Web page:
Do what you were elected to do – that was the unequivocal message from the British and Irish Prime Ministers to Northern Ireland’s political parties.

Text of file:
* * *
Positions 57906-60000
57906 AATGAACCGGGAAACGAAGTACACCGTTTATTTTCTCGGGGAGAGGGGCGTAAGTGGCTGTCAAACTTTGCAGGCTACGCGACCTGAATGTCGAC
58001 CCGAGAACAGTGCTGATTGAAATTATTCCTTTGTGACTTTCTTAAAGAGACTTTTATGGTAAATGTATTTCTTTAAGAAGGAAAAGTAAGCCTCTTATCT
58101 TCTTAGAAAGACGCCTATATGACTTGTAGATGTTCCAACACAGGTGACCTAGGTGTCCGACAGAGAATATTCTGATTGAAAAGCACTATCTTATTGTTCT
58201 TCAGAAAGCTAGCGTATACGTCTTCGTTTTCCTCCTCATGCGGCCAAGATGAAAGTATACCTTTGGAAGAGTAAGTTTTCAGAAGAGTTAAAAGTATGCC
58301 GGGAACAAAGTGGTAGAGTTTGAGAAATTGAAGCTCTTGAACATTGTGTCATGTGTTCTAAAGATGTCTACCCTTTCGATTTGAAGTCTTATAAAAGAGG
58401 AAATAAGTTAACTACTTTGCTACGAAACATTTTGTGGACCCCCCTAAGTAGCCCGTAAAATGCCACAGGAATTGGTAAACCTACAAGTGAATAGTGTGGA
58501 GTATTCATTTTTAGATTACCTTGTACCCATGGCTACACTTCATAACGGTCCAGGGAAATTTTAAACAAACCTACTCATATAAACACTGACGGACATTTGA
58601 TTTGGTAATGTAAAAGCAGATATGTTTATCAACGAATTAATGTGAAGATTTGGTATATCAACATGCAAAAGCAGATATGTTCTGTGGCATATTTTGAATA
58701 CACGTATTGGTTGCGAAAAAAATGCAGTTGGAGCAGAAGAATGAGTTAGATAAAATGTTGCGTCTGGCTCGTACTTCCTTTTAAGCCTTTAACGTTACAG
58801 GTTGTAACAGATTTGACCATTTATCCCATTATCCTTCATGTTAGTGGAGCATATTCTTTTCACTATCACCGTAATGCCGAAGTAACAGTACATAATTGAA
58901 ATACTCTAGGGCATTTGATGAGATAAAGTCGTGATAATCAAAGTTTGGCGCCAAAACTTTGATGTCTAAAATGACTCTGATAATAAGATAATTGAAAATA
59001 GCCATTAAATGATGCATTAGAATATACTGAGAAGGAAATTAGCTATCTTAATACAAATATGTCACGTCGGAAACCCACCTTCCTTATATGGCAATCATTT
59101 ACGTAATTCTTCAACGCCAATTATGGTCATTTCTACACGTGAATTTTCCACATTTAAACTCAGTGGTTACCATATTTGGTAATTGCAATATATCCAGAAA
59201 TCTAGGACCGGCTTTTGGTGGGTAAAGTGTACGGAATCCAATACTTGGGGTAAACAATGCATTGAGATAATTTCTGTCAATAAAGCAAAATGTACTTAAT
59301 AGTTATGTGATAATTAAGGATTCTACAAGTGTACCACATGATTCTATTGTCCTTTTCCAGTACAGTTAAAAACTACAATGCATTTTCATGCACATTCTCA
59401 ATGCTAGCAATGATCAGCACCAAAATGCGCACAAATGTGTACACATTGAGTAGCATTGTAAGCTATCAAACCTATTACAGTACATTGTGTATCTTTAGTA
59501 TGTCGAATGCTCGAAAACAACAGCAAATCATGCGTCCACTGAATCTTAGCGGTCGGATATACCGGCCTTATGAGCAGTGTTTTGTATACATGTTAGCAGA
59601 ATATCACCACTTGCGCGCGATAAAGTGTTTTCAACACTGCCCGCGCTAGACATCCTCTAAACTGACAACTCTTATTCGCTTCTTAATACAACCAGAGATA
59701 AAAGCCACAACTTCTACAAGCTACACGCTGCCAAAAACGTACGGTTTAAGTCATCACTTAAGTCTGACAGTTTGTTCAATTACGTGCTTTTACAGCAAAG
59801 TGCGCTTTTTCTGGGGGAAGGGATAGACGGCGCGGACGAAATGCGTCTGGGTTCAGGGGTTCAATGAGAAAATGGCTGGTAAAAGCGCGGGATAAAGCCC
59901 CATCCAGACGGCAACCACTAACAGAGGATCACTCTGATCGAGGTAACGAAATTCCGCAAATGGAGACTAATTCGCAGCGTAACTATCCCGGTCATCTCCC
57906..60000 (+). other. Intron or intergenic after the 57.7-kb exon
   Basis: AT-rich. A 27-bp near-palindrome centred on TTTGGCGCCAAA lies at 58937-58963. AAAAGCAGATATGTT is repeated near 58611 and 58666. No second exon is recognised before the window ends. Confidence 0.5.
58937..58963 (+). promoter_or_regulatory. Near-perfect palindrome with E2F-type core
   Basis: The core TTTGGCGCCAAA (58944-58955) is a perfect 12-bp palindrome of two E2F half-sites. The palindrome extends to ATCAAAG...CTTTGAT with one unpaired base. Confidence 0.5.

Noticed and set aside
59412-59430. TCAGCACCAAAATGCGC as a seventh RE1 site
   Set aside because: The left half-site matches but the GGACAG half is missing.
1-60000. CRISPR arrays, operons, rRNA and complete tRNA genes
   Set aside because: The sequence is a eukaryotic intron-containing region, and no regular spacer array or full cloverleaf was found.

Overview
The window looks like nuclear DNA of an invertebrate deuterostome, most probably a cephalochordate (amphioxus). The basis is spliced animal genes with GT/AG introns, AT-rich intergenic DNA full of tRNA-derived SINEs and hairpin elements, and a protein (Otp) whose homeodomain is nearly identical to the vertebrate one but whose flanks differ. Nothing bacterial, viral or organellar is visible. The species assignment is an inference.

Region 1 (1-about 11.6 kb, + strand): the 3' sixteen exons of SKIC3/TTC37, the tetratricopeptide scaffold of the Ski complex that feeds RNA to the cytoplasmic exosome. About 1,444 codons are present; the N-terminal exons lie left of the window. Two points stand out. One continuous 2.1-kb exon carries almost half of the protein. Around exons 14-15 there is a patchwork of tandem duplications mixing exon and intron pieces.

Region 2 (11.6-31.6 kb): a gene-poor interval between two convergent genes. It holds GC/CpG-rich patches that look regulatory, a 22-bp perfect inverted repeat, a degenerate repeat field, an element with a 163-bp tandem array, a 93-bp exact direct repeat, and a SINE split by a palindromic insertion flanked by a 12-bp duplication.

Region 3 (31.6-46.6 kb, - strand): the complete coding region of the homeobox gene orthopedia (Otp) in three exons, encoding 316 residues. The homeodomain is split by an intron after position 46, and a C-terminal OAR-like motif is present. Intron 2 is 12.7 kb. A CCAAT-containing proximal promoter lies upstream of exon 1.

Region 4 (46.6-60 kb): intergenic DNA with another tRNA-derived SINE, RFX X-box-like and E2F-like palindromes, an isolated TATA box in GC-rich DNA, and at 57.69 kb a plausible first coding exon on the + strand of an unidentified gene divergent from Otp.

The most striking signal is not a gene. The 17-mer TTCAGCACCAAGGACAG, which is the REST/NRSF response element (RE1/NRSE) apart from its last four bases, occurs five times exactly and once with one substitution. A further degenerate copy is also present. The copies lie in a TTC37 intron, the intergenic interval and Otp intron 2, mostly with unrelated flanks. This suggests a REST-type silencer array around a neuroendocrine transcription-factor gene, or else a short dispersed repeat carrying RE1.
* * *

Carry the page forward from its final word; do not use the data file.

In the latest bid to restart the province’s peace process, Tony Blair and Bertie Ahern have set a deadline of November 24 for parties to overcome differences and return to a power-sharing devolved government. “We have today set up the framework beginning with the recall of assembly on 15th May and running up to November of this year for the ultimate decision to be made,” said Blair. Failure would mean deferral of the assembly, continued direct rule from London and the suspension of the local politicians’ salaries. Ahern said: “Our joint strategy represents the best opportunity to pave the way for the restoration of devolved government this year. And no reasonable person could see it as anything other than an honourable and fair attempt to enable the parties to do the work they were elected to do.” Breaking the political stalemate before the end of this year is crucial for both governments as Ahern is facing an election in the first half of 2007 and Blair may stand down in the same period. The talks have been overshadowed by the recent murder of an ex-British spy and former politician from Sinn Fein, the IRA’s political ally. If the militants are judged to have been involved in the killing of Denis Donaldson it may severely hamper negotiations. Sinn Fein says it is taking stock before making a response to today’s initiative. But the main pro-British DUP party has said it is not happy with the proposal and it will not be dictated to by Dublin.